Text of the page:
The 118-year-old department store chain JC Penny has been pushed into Chapter 11 bankruptcy due to falling sales amid the coronavirus pandemic, the fourth major US retailer to meet that fate.
The iconic business said it is filing for Chapter 11, a mechanism which allows a company that can no longer pay its debts to restructure. The Texas-based group will close some stores across the United States as a result.
Penney joins luxury department store chain Neiman Marcus, J Crew and Stage Stores in filing for bankruptcy reorganisation.
“The coronavirus (Covid-19) pandemic has created unprecedented challenges for our families, our loved ones, our communities and our country,” said Chief Executive Officer Jill Soltau in a statement on company’s website.
“The American retail industry has experienced a profoundly different new reality, requiring JC Penney to make difficult decisions in running our business,” she said.
“Until this pandemic struck, we had made significant progress in rebuilding our company. While we had been working in parallel on options to strengthen our balance sheet and extend our financial runway, the closure of our stores due to the pandemic necessitated a more fulsome review to include the elimination of outstanding debt,” said Soltau.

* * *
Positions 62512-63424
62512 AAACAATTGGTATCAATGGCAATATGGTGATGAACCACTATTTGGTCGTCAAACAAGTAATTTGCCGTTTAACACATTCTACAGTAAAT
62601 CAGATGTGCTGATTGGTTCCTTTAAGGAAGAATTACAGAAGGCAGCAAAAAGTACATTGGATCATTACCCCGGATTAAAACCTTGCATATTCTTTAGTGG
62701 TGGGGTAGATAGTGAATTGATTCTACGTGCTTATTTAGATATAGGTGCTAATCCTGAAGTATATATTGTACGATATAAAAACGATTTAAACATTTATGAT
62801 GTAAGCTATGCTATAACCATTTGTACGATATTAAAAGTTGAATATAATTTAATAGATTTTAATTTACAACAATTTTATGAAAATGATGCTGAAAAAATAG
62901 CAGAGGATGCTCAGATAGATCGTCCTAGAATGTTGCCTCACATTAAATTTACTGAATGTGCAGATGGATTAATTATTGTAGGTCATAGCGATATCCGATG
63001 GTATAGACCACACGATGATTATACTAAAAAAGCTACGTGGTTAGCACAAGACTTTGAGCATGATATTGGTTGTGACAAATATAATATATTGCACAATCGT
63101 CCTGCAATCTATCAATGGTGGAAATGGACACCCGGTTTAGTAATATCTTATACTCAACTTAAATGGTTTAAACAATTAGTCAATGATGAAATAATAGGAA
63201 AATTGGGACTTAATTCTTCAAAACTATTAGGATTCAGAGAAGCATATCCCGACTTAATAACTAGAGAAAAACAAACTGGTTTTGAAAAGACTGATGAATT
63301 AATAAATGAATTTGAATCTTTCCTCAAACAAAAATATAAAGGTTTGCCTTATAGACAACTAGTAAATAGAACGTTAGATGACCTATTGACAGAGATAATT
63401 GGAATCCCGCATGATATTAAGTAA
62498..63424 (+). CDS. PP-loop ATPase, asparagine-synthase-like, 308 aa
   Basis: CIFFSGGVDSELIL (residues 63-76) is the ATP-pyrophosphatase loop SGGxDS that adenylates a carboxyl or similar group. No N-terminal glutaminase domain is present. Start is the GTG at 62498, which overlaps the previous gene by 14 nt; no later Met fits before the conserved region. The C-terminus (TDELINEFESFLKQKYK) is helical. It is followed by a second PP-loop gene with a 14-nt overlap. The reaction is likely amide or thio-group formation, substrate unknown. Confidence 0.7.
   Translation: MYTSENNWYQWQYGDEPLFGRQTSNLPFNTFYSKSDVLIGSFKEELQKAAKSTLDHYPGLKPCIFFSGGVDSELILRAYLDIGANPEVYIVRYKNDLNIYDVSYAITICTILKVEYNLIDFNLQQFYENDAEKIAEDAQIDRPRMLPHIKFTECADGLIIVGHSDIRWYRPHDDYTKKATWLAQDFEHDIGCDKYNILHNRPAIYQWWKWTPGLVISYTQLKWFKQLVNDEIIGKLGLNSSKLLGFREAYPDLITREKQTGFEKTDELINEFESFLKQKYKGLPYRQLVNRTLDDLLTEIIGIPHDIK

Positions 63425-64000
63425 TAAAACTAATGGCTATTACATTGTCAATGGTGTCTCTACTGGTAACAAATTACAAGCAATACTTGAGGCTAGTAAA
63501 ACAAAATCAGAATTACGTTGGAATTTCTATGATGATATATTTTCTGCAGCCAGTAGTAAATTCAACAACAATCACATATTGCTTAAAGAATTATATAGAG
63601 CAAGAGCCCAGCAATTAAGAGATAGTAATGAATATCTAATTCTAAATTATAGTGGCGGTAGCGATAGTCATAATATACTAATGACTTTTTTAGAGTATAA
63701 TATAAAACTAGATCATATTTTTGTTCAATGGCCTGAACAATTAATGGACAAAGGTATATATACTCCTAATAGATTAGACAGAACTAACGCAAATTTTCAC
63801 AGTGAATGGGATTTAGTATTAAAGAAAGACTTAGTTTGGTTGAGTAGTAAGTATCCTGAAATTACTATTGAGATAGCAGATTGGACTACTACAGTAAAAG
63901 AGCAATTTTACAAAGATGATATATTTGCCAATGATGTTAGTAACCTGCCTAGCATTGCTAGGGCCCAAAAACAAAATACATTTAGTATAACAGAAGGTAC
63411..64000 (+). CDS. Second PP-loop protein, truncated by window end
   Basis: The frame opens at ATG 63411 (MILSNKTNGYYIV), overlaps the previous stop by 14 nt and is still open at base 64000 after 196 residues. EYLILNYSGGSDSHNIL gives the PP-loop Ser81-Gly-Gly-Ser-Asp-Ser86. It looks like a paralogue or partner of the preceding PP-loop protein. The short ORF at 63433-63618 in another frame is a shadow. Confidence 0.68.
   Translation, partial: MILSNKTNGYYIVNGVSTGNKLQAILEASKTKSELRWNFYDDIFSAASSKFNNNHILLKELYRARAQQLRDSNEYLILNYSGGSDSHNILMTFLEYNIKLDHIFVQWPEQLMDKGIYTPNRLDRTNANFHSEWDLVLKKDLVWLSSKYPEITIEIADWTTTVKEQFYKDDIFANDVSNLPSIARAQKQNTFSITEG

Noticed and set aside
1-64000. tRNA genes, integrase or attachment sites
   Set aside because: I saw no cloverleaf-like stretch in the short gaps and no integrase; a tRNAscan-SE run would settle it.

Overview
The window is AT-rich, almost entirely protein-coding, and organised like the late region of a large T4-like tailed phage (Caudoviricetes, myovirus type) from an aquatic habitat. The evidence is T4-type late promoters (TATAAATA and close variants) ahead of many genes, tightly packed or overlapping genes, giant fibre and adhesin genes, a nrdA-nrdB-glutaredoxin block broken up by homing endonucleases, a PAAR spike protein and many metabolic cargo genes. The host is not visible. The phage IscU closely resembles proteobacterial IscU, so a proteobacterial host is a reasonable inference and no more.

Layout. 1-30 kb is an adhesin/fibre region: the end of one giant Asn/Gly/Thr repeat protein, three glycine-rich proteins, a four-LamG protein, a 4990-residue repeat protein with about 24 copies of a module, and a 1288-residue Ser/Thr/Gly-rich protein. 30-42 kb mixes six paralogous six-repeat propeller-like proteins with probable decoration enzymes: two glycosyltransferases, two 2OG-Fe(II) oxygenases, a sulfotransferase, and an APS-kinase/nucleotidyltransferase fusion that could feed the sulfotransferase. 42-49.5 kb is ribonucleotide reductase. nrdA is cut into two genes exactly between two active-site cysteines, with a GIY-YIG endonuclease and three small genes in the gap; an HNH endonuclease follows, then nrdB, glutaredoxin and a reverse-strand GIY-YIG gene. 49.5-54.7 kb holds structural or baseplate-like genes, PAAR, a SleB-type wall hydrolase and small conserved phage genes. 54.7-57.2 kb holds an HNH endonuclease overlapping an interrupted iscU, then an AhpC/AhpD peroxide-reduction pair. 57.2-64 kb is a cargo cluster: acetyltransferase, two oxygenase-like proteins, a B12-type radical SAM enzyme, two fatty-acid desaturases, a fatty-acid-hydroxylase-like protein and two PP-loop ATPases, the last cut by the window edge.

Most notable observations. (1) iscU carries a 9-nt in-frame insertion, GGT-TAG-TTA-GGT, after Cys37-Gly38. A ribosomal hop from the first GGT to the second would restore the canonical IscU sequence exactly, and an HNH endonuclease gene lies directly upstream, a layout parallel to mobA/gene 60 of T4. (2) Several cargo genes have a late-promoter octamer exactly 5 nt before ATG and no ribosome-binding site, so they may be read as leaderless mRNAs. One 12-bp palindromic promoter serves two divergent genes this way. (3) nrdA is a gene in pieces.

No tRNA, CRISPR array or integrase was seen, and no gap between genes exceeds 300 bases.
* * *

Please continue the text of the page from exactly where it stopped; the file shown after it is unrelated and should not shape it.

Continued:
Penny, which has not turned a profit since 2011, operates 850 stores with nearly 90,000 workers. It has 500 million dollars in cash and received financing commitments of 900 million dollars from lenders.
The company missed a debt interest payment in April, fueling speculation of impending bankruptcy.
Founded in 1902 in Wyoming by James Cash Penney, the chain survived the Great Depression and established itself in the second half of the 20th century as an anchor of giant suburban shopping malls, then symbols of American consumerism.
Its decline began a decade ago with the advent of online shopping and the rise of Amazon as well as trendy, cheap chains like H&M and Zara.
Last year, it reported sales of 10.7 billion dollars, marking a decrease of 7 billion dollars in 10 years. Now the pandemic has put department stores further in peril as they see sales evaporate with extended closures.